“Dance like there’s nobody watching”, said William W. Purkey. “Dance is the hidden language of the soul”, said Martha Graham. “It’s your sister’s wedding and you’re embarrassing the whole family dancing like that”, said my mum.
There are plenty of reasons to boogie, and most celebrations in most cultures include some amount of dancing. There’s research suggesting that dance was so valuable a communication tool in early human societies that being a smooth mover today means you’re genetically disposed to be more empathetic and cooperative.
There are songs for dancing and songs about dancing, and here are five of the best lyrics about when and why to get down. Starting with:
5: David Bowie: Let’s Dance
The Thin White Duke gave us plenty of encouragement to get on the d-floor, but never with as much force as in the immortal ‘Let’s Dance’. Bowie and producer Nile Rodgers spent weeks mining pop and rock history for ingredients that were ‘positive, emotional and uplifting’ as well as just funky as all get-out.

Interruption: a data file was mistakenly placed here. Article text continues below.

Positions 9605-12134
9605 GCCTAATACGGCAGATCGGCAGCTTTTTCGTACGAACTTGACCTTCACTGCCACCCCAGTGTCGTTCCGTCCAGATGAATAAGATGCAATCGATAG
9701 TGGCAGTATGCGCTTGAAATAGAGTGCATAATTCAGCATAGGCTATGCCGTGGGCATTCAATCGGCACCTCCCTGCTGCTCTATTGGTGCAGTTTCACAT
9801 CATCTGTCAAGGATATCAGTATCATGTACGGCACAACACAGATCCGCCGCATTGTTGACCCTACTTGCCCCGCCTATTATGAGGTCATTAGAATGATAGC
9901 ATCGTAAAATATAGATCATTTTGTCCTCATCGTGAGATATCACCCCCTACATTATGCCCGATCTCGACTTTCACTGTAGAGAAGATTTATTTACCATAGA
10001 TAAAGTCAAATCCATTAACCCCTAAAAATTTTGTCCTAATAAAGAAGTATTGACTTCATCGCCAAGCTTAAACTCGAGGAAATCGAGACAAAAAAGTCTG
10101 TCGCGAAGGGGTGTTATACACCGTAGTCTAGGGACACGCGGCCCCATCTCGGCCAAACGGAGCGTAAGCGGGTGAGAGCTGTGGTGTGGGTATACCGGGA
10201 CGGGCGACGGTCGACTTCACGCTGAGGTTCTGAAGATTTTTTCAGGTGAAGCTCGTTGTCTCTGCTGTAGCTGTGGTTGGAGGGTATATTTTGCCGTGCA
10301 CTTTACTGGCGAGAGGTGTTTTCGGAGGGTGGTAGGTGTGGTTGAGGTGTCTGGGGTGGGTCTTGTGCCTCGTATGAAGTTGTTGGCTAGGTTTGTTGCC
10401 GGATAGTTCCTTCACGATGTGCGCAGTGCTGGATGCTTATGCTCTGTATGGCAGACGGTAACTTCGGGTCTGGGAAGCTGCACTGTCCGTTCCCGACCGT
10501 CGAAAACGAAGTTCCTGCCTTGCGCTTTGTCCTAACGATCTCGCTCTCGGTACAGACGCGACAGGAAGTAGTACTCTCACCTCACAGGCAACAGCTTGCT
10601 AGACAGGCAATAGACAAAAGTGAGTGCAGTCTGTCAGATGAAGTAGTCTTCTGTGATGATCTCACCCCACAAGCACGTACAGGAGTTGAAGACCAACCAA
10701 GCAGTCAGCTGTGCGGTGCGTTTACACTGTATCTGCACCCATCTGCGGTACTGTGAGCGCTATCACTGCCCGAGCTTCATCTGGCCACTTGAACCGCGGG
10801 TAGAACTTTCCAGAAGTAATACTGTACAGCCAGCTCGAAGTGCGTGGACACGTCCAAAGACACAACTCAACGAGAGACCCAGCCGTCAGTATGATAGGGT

What the pair landed on is a dance hall stomper with the groove of a chic bass line, percussive flair borrowed from African and Caribbean traditions, and a crowd-pumping ‘Ahhhh…..ahhhhhhh….ahhhhhhh!’ beginning straight out of ‘Twist and Shout’. Try belting out that opening without feeling the need to throw some shapes when the drums kick in.
As one would expect from Bowie the lyrics here are not exactly carefree. Rather than a call to cut loose entirely the idea is to ‘sway through the crowd to an empty space’, and perhaps whisper some serious words under the ‘serious moonlight’. As much as the music of ‘Let’s Dance’ might be for the whole room, the words are for lovers.
4: Robyn: Dancing On My Own
The shock of seeing an ex on the arm of new lover may be a right of passage in the partying world. You’re six vodka and lemonades in, half your friends have disappeared home or to the bar, and then you see that familiar face attached to a new one at the lips. Abject horror.
That’s the scenario Robyn tackled in her 2010 hit which gained traction as much for its painful familiarity as for its potential as a club hit. In fact the original was eclipsed in popularity by a weepy cover that more clumsily pokes at Robyn’s themes of jealousy and rejection.